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Date:   Mon, 4 Oct 2021 09:57:15 -0700
From:   Florian Fainelli <>
To:     Mark Brown <>
Cc:     Jason Gunthorpe <>,
        Lino Sanfilippo <>,,,,,,,,,,,
Subject: Re: [PATCH] spi: bcm2835: do not unregister controller in shutdown

On 10/4/21 9:52 AM, Mark Brown wrote:
> On Mon, Oct 04, 2021 at 09:36:37AM -0700, Florian Fainelli wrote:
>> On 10/4/21 9:31 AM, Mark Brown wrote:
>>> an issue, someone could press a button or whatever.  Frankly for SPI the
>>> quiescing part doesn't seem like logic that should be implemented in
>>> drivers, it's a subsystem level thing since there's nothing driver
>>> specific about it.
>> Surely the SPI subsystem can help avoid queuing new transfers towards
>> the SPI controller while the controller can shut down the resources that
>> only it knows about.
> Yes, that's what I was saying.
>>> In the case of this specific driver I'm still not clear that the best
>>> thing isn't just to delete the shutdown callback and let any ongoing
>>> transfers complete, though I guess there'd be issues in kexec cases with
>>> long enough tansfers.
>> No please don't, I should have arguably justified the reasons why
>> better, but the main reason is that one of the platforms on which this
>> driver is used has received extensive power management analysis and
>> changes, and shutting down every bit of hardware, including something as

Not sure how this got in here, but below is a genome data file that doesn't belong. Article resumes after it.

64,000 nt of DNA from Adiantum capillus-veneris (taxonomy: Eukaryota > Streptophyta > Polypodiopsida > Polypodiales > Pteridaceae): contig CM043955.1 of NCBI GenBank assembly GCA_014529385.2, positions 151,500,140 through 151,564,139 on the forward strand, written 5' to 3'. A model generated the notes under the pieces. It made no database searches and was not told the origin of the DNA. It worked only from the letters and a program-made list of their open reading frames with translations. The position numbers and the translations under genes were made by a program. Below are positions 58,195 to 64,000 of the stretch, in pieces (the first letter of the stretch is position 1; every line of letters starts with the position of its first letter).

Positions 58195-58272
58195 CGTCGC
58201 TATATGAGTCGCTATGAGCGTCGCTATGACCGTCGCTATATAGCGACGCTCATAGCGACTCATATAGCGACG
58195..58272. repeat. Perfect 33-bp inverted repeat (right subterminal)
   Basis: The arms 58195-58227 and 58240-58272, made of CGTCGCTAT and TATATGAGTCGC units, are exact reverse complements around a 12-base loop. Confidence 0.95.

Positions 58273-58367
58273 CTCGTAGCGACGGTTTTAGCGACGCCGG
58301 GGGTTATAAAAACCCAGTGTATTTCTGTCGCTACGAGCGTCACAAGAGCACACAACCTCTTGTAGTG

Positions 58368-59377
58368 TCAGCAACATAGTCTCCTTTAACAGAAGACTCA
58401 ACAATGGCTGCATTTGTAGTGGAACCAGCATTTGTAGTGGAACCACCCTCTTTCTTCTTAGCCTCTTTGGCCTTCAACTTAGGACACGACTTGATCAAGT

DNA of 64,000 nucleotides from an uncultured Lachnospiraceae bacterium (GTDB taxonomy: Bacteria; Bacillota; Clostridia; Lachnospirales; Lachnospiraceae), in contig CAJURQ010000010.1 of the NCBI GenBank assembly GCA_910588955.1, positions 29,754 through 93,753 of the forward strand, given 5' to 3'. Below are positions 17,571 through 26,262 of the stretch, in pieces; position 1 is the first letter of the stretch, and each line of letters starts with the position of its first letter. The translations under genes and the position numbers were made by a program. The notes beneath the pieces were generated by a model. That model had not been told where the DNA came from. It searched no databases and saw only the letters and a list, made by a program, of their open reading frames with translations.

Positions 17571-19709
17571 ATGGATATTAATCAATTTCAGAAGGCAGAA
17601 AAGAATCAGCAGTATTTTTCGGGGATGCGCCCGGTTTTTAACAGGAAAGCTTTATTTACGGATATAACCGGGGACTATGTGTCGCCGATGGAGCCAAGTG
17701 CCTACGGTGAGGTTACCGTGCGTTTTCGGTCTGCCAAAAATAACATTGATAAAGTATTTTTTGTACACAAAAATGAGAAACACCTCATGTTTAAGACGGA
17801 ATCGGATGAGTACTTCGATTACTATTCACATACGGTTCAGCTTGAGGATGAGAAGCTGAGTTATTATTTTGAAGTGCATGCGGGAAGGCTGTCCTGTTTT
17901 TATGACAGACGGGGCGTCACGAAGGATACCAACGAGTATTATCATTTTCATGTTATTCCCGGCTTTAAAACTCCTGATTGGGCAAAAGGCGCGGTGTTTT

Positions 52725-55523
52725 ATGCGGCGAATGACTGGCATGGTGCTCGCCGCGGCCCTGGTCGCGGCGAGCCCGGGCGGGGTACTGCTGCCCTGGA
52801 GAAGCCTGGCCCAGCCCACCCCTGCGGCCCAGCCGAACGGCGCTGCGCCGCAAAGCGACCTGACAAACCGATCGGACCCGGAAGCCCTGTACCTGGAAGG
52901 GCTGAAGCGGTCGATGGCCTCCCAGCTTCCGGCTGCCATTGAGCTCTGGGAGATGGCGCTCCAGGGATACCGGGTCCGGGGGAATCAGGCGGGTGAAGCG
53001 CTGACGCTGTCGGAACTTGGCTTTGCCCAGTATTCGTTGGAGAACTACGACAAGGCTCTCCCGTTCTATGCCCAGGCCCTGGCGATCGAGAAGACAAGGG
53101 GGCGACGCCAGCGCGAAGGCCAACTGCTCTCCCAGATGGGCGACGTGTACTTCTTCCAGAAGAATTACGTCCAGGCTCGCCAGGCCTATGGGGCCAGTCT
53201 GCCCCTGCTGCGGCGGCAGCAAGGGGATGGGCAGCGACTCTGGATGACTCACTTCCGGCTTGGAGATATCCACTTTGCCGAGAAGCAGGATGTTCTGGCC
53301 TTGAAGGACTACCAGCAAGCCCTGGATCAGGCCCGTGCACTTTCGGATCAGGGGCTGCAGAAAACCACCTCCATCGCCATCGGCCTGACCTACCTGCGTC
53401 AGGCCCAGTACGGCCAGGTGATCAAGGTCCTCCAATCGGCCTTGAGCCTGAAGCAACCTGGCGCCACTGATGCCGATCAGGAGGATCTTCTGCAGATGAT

>> small as a SPI controller, and its clock (and its PLL) helped meet
>> stringent power targets.
> OK, so it's similar to a lot of the other embedded cases where it's for
> a power down that doesn't cut as much power as would be desirable -
> that's reasonable.  Like you say you didn't mention it at all in the
> changelog.  Ideally the hardware would just cut all power to the SoC in
> shutdown but then IIRC those boards don't have a PMIC so...  

Yes, that's is what we do on other types of SoCs, this particular one
however only has a single power domain and so software must come to the
rescue to shut down as much as it can. Newer boards do have a PMIC that
can help us with that, but not with everything, still.

>> TBH, I still wonder why we have .shutdown() and we simply don't use
>> .remove() which would reduce the amount of work that people have to do
>> validate that the hardware is put in a low power state and would also
>> reduce the amount of burden on the various subsystems.
> Yeah, it does seem a bit odd - I'd figured it was for speed reasons.


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